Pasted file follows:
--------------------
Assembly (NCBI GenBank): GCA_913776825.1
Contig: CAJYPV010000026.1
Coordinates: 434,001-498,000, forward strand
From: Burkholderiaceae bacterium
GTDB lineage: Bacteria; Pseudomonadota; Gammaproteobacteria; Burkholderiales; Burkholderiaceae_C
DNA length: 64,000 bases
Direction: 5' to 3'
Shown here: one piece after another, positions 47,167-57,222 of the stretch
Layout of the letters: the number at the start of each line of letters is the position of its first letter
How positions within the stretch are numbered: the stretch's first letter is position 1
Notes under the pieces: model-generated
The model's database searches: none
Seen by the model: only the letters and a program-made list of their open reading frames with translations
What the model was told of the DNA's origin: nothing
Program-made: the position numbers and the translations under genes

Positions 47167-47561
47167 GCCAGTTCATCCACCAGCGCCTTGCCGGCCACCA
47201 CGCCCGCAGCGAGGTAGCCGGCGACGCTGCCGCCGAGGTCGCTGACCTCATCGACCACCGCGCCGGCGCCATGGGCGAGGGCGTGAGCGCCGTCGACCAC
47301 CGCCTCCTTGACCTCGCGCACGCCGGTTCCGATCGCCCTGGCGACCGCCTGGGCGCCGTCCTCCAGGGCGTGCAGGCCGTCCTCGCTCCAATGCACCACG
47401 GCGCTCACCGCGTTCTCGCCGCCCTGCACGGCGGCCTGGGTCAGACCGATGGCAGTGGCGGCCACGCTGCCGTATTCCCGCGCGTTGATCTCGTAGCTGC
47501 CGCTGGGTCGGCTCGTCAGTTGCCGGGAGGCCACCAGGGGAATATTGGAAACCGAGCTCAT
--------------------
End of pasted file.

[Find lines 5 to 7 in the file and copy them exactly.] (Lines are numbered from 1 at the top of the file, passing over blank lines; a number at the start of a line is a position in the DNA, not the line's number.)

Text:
GTDB lineage: Bacteria; Pseudomonadota; Gammaproteobacteria; Burkholderiales; Burkholderiaceae_C
DNA length: 64,000 bases
Direction: 5' to 3'